In 2008, a former colleague of mine attended a real estate conference in the United States. He returned convinced, and eager to convince the rest of us, that Canada was on the precipice of a massive Real Estate correction – just like the one that had enveloped our southern neighbour. It was a gloomy forecast, and as someone who had hitched his livelihood and financial well being to the real estate wagon – not one I enjoyed listening to. His reasoning however, was little more than a belief that all trends start in the United States, and eventually migrate north. While that may hold true for fashion and pop culture, Real Estate has proven to be a different animal. Some of our good fortune may be attributed to our banking industries conservative monetary policy, but some may also be attributed to a difference in our financial DNA. There is no clearer example, than Ben Bernanke, former chairman of the Federal Reserve.
The Chairman of the Federal Reserve it could be argued is the most powerful person in the world, at least from a financial perspective. The Federal Reserve sets interest rates in the United States, which remains the financial elephant the rest of the world is sleeping with. The chairman of the reserve, is well paid earning roughly $200,000 annually. Former chairman Ben Bernanke, recently lamented in a speech (for which he now commands a fee of $250,000) that he was unsuccessful in a recent attempt to refinance a mortgage on his home. The comment was designed to illustrate a point for his American audience – that mortgage regulations had become too stringent. After all, if HE could not secure credit, who could? There was however, a collateral point, one that I think would resonate more vibrantly with a Canadian audience: why is it that the man controlling the purse strings of the free world – a man with an annual salary of $200,000- a man commanding speaking engagement fees of $250,000 – a man, now 60, who had in all manner realized the American Dream – have a mortgage at all? The answer points to a different mindset. As a generalization, Canadians have traditionally believed mortgages were something we endeavoured to pay off. Americans on the other hand, seem predisposed to believe mortgages are something to increase. Witness the advent of the reverse mortgage.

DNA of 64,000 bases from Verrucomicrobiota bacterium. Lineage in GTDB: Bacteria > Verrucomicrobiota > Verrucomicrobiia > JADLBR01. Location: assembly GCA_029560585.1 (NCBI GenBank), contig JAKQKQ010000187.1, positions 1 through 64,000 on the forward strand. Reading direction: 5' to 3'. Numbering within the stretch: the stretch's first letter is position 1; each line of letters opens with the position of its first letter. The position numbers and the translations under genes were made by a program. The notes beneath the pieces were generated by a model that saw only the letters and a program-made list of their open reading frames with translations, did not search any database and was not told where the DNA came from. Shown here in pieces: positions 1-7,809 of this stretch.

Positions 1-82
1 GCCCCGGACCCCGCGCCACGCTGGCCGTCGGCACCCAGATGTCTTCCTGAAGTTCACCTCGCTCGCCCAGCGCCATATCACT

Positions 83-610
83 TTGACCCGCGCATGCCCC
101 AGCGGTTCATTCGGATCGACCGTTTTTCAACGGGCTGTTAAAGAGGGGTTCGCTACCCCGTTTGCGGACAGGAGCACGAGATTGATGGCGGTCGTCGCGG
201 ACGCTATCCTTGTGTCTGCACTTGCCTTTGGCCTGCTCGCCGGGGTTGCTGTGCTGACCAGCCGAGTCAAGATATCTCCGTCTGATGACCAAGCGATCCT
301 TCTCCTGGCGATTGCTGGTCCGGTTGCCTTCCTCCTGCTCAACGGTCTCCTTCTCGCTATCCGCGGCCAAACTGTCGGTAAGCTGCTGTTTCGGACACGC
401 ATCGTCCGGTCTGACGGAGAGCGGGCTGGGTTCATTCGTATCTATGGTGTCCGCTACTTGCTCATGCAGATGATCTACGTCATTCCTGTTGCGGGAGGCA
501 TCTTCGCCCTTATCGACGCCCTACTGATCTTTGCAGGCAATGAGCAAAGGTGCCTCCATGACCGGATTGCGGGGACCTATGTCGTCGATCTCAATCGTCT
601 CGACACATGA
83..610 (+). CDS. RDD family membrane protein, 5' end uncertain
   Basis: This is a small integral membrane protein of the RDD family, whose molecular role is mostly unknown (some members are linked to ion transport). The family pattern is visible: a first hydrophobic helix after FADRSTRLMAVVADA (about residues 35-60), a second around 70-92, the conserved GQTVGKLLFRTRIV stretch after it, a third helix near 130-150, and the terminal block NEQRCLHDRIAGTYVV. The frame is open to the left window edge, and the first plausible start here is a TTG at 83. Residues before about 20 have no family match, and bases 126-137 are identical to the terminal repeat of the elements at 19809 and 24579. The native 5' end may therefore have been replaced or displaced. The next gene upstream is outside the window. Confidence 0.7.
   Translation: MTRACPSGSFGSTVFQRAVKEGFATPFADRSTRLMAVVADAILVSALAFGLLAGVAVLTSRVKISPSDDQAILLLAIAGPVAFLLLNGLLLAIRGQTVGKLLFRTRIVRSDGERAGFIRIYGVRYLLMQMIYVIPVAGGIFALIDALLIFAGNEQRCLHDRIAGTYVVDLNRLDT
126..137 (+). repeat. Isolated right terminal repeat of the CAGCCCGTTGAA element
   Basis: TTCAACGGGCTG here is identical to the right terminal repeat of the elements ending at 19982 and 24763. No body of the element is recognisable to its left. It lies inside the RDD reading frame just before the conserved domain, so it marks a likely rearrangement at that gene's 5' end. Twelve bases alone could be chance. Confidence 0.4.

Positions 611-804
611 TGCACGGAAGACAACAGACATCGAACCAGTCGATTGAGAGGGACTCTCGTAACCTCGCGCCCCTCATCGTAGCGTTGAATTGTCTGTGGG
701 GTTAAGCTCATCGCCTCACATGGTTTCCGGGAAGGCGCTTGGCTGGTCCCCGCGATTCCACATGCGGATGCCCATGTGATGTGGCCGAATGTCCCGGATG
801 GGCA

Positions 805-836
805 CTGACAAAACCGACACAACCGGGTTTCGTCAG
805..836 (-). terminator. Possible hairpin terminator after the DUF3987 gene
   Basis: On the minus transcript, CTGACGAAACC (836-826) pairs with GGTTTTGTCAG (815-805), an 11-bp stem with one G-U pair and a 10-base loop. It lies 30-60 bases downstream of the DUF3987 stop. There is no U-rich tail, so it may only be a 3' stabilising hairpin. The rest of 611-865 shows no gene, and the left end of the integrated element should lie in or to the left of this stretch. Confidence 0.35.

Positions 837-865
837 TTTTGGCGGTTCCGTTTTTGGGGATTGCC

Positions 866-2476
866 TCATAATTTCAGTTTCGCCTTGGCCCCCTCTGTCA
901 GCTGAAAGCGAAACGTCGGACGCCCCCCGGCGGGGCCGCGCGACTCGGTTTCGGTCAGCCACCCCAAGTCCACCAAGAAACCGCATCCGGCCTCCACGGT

Fred Thompson, former long time United States senator and minor league actor may now be best recognized to late night television viewers as the avuncular pitchman for American Advisors Group (AAG) -an Orwellian name if ever there was one. Thompson, is a perfect pitchman for anything. His voice is reassuring and his demeanor calm. He seems to have particular credibility amongst seniors, which makes him the perfect candidate to sell AAG’s primary product – reverse mortgages (removing the equity from your home on a monthly incremental basis). Despite the fact that a reverse mortgage is to financial planning as bacon is to a diet – Thompson would have you believe you’re eating Kale Salad, or as he puts it, a ‘safe, effective financial tool’. What makes Thompson so convincing I believe, is that, like any good salesperson, he himself appears convinced. Either that, or he is a more than just the minor league actor I credited him as. Reverse mortgages are available in Canada as well, but they have not caught on like they have in the States.
We have all heard the adage, ‘when the US coughs, Canada catches a cold’ – and there is certainly a lot of truth to that as our economies are inextricably linked. However there are differences in our cultures, that appear to have protected us to some degree from the economic ailments that have hampered the American housing market. Eleventh grade physics taught us that for every action there is an opposite and equal reaction. The height of our highs are matched by the low of our lows. During good times, it is easy to lament that our highs do not reach American standards. Nor however, do our lows reach as low – and for that I am grateful.
Thanks for reading,